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German columns heading west. The 82d Airborne Division, it was estimated, would reach Werbomont (about the same distance northwest of Vielsalm) on the morning of 19 December, but it was apparent that in this area also the enemy barred any solid contact with the St. Vith defenders. At Bastogne the 101st Airborne Division was arriving to take over the fight at that critical road junction, but there were no additional reinforcements which General Middleton could employ in plugging the gap between St. Vith and Bastogne.

The problem of maintaining control over the heterogeneous formations in the St. Vith-Vielsalm area or of giving complete tactical unity to the defense was very difficult. Under sustained German pressure a wholly satisfactory solution never would be achieved. The piecemeal employment of lower units, made unavoidable by the march of events, resulted in most involved methods of communication. A tank company, for example, might have to report by radio through its own battalion headquarters, some distance away, which then relayed the message on other channels until it reached the infantry battalion to which the tank company was attached. The homogeneity of the battalion, in American practice the basic tactical unit, largely ceased to exist, nor did time and the enemy ever permit any substantial regrouping to restore this unity. It is surprising that under the circumstances control and communication functioned as well as they did. But the 7th Armored Division was a veteran organization; the general officers in the area dealt with one another on a very cooperative basis; and within the sub-commands established around the coalescing perimeter, the local commanders acted with considerable freedom and initiative.

Although all intention of attempting to breach the German ring around the two regiments of the 106th Division had been abandoned on 18 December and the mission no longer was counterattack, but rather defense in place, there still was a faint hope that the 422d and 423d somehow might be able to fight their way out through Schonberg as General Jones had ordered. During the early morning hours of 19 December messages from the 423d Infantry (dispatched at noon on the previous day) finally reached Vielsalm. From these Jones learned that both regiments had begun the attack westward, but no word on the progress of the attack followednor did the American outposts on the Schonberg road catch any sound of firing moving west. Finally, late in the evening, a radio message arrived from the VII Corps: bad weather had intervened; the supplies promised the entrapped troops had not been dropped. By this time the last bit of hope for the lost regiments must have gone.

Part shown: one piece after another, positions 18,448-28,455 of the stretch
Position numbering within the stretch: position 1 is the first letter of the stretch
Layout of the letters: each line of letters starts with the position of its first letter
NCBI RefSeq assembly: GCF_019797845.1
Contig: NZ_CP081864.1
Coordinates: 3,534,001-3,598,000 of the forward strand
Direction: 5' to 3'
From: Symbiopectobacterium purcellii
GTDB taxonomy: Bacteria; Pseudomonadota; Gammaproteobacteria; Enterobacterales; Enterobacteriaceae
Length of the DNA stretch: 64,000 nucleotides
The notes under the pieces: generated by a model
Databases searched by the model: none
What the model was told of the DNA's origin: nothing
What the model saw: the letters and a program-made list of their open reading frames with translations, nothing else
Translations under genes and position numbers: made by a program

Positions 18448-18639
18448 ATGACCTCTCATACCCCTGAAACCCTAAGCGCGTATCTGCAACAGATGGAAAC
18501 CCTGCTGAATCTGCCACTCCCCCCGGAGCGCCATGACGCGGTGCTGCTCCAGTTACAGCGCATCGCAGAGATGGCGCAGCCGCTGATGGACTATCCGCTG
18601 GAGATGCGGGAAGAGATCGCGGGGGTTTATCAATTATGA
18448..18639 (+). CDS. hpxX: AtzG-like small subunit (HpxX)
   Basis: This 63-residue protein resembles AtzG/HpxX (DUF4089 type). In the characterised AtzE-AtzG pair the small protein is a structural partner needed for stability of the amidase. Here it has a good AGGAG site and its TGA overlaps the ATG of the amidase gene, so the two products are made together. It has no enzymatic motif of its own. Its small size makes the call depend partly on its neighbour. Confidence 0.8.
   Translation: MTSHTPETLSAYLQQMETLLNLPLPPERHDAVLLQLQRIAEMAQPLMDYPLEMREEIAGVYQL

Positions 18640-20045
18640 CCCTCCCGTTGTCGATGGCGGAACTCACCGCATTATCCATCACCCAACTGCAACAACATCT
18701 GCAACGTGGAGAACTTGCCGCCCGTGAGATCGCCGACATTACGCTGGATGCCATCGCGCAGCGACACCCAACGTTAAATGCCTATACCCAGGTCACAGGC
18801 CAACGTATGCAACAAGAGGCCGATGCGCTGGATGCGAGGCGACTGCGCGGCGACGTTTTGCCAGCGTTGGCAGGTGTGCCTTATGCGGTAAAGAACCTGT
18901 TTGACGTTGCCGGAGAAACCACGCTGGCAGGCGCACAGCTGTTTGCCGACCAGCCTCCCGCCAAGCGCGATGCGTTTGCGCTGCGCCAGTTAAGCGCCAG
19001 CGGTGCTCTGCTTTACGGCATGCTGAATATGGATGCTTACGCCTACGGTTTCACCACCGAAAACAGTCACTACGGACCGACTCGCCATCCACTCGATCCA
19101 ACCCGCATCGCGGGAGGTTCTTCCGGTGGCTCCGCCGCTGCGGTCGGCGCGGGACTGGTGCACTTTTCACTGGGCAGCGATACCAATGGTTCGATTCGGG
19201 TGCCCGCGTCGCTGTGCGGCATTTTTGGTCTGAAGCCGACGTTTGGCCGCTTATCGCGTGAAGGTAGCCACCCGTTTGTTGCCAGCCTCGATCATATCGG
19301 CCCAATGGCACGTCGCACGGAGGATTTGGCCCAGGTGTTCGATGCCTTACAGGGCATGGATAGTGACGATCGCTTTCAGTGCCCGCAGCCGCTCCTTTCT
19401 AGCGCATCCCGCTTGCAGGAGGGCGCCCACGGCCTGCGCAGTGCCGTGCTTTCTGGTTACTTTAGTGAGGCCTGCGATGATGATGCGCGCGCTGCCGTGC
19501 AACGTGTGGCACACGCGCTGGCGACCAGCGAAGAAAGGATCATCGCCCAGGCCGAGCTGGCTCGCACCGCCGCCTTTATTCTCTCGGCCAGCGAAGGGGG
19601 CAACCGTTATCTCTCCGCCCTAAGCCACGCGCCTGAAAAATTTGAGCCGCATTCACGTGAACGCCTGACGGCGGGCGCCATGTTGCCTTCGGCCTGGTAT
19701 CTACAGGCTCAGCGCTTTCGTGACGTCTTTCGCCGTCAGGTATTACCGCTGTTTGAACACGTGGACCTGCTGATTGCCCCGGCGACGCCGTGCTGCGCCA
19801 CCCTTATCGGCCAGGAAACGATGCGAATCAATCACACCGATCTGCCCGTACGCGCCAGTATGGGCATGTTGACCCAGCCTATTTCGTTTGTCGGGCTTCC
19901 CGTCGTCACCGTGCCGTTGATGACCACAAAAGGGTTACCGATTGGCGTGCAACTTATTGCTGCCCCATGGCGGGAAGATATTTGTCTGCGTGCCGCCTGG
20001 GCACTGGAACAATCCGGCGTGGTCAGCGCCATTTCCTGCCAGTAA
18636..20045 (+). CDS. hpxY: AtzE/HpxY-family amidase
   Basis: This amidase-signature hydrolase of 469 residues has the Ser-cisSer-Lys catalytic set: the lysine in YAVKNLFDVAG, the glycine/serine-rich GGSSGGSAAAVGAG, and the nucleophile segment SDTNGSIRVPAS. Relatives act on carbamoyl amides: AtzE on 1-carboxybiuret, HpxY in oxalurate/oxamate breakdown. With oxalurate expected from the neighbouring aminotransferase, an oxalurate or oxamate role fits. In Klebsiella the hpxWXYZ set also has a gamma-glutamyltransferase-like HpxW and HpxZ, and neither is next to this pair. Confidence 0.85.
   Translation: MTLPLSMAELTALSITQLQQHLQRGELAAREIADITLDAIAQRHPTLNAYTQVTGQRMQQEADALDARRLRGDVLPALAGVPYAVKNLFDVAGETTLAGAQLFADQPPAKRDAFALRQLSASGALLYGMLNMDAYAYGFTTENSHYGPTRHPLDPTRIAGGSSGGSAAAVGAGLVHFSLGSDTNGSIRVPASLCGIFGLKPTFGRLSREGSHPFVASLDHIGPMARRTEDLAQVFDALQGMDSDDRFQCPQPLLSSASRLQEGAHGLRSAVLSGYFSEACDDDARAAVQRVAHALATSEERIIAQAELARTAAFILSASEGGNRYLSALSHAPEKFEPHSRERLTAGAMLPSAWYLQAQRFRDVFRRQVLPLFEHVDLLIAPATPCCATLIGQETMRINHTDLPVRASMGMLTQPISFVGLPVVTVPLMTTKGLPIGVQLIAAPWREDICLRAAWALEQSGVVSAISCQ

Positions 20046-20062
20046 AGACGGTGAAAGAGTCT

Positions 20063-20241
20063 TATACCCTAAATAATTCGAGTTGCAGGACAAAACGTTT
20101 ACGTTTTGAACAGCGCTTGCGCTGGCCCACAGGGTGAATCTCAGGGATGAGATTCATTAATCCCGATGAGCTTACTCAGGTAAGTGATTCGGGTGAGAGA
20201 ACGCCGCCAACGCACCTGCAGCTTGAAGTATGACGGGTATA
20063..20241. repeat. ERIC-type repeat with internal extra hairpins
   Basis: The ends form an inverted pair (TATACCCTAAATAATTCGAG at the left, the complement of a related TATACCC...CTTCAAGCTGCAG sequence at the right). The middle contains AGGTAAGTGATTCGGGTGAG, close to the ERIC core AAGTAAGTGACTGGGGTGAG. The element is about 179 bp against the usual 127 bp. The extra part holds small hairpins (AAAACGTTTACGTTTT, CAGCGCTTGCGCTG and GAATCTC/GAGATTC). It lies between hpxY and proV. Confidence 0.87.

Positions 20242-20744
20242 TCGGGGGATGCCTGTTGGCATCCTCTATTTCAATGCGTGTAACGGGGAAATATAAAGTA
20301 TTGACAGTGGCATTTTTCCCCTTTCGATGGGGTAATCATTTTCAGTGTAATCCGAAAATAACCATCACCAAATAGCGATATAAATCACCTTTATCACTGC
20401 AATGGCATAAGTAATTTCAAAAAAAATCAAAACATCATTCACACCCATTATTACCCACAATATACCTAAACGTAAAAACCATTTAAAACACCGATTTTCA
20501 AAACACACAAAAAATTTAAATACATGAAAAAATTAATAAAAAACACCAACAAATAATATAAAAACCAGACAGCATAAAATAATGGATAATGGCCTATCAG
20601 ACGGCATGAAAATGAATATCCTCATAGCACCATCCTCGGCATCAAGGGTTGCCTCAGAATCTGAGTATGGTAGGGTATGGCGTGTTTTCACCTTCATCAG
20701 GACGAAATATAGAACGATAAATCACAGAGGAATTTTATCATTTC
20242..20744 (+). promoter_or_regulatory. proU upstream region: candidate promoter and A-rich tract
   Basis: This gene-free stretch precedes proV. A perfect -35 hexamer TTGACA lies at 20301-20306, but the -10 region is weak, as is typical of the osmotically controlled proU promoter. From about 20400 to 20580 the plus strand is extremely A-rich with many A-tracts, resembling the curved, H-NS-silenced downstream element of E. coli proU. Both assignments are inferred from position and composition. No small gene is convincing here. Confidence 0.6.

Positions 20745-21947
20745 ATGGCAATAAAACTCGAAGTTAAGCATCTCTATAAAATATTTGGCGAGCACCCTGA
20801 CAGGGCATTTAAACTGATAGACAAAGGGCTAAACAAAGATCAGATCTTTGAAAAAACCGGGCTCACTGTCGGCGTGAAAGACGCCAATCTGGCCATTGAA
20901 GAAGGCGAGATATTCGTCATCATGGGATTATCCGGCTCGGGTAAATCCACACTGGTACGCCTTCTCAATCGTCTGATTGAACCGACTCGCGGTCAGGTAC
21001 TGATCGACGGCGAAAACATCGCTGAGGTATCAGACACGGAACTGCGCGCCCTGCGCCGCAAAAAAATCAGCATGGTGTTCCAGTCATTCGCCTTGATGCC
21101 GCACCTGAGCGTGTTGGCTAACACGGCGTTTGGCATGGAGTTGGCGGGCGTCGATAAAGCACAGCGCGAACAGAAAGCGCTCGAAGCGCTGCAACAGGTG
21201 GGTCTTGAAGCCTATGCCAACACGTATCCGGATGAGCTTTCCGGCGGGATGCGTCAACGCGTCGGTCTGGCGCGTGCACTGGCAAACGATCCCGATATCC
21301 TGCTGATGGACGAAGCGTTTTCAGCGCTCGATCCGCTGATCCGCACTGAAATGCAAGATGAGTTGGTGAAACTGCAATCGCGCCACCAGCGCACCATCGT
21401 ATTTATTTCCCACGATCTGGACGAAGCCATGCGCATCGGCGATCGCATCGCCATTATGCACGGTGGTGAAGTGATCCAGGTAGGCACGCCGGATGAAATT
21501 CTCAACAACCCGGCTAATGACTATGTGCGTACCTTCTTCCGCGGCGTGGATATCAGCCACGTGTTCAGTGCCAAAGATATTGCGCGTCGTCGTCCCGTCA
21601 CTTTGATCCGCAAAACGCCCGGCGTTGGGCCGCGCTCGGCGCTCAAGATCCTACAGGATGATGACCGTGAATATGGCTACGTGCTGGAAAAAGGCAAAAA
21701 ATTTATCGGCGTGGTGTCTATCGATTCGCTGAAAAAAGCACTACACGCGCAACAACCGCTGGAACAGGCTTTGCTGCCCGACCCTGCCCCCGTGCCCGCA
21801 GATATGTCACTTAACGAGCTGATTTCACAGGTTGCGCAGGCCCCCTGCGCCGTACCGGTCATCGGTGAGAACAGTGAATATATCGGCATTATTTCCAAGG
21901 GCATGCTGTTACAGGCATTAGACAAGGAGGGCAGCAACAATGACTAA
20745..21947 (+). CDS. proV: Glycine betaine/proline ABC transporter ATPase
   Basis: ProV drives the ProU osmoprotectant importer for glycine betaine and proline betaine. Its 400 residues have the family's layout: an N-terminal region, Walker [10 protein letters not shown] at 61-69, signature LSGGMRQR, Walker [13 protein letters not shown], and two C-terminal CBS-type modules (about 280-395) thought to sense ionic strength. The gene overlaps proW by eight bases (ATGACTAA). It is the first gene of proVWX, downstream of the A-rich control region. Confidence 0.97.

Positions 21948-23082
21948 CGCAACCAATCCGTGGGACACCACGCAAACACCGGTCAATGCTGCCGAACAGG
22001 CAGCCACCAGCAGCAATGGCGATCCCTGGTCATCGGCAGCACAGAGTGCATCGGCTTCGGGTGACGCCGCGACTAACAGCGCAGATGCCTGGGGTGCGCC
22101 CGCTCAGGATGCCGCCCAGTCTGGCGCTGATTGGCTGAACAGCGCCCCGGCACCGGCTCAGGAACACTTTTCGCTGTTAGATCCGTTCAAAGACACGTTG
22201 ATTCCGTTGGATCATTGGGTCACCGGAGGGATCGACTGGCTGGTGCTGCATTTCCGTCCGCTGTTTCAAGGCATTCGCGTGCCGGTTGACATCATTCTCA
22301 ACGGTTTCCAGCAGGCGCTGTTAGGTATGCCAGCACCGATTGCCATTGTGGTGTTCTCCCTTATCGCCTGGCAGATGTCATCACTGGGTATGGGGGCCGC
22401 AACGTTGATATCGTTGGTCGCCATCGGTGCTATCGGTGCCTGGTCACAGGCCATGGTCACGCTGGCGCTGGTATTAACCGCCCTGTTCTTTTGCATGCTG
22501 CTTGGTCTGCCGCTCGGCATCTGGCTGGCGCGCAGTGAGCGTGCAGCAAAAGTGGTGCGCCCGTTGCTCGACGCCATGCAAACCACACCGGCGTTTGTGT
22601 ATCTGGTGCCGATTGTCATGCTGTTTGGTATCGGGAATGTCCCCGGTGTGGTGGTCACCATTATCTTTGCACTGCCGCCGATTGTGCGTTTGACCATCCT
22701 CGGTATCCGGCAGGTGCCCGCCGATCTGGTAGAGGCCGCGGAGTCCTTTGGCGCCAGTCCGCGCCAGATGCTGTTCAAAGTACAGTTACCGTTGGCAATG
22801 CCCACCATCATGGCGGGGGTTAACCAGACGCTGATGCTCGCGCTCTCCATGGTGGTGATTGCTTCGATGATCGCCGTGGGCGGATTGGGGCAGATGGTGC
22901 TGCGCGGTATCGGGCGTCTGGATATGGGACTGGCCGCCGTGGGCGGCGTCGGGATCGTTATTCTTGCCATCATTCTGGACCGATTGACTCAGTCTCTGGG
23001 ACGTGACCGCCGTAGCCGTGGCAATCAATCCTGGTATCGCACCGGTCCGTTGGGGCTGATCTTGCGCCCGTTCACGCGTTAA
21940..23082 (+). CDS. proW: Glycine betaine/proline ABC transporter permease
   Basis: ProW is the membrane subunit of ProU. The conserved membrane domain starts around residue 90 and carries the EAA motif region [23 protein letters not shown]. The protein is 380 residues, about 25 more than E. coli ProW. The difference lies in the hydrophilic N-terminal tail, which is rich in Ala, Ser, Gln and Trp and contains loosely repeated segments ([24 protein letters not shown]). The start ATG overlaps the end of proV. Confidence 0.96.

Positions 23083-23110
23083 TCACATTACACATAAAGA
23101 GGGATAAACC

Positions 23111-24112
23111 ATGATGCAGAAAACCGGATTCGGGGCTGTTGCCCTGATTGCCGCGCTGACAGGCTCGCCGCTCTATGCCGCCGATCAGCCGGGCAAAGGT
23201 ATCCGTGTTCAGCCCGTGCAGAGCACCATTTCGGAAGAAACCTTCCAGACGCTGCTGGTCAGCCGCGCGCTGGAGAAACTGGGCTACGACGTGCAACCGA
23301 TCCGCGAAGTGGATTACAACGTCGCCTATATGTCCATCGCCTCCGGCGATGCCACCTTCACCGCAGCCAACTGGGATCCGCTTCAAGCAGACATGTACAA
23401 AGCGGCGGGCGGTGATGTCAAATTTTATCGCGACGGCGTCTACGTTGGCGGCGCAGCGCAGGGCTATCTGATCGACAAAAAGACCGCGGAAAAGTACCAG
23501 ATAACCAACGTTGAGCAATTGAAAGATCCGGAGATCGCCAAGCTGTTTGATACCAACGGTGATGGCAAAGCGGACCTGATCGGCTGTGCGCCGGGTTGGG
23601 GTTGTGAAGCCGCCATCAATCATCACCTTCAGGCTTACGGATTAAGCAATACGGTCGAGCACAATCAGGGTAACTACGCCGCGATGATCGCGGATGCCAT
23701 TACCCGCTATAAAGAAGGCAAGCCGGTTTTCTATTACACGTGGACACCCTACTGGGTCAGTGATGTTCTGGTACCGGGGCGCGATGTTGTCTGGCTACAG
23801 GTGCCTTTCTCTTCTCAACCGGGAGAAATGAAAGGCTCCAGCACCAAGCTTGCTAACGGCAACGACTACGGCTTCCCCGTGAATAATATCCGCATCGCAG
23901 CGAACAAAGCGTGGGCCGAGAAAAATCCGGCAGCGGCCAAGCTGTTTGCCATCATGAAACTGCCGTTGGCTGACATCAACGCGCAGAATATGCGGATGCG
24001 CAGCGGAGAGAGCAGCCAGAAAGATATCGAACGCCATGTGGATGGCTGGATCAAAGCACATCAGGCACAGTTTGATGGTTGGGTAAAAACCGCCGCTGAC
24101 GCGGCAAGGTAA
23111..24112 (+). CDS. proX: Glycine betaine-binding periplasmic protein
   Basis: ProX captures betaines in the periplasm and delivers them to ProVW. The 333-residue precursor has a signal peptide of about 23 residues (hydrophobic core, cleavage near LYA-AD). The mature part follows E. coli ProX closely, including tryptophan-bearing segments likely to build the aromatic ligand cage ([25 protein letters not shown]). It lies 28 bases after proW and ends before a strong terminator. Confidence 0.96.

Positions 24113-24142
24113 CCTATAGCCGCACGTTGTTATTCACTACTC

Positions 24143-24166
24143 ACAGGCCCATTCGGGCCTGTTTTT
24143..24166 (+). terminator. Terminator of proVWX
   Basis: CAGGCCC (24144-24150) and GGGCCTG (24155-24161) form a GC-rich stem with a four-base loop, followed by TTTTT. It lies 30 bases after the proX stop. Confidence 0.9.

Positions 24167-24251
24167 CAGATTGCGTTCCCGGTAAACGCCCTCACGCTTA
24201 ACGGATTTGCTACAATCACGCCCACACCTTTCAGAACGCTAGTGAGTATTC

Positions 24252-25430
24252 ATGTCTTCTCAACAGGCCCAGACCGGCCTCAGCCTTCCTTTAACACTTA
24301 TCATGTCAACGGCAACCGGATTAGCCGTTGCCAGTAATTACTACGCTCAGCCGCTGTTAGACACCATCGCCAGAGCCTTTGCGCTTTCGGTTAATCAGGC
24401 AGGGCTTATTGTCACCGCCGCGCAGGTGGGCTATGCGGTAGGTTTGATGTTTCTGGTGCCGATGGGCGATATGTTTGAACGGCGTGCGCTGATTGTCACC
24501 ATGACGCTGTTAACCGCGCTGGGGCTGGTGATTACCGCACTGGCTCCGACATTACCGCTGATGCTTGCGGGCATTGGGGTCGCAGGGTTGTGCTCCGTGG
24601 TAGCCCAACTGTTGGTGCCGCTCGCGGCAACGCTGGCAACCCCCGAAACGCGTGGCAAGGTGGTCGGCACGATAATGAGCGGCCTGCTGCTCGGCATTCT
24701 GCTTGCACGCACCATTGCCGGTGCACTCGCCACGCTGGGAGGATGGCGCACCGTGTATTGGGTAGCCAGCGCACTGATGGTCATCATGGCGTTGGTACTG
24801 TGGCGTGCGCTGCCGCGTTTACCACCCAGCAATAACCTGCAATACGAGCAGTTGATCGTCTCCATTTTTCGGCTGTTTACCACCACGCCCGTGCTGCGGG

There was one fortunate but unexpected event on the 19th. The exact location and strength of the 112th Infantry, somewhere south of the 424th, were unknown. [7] That a gap existed on the right of the 424th was known. Early on 19 December word reached General Jones by way of liaison officer that, as of the previous evening, the 112th Infantry was cut off from the 28th Division and had fallen back from the Our to the neighborhood of Weiswampach. A few hours later more information fil-

[7] See above, pp. 204-05.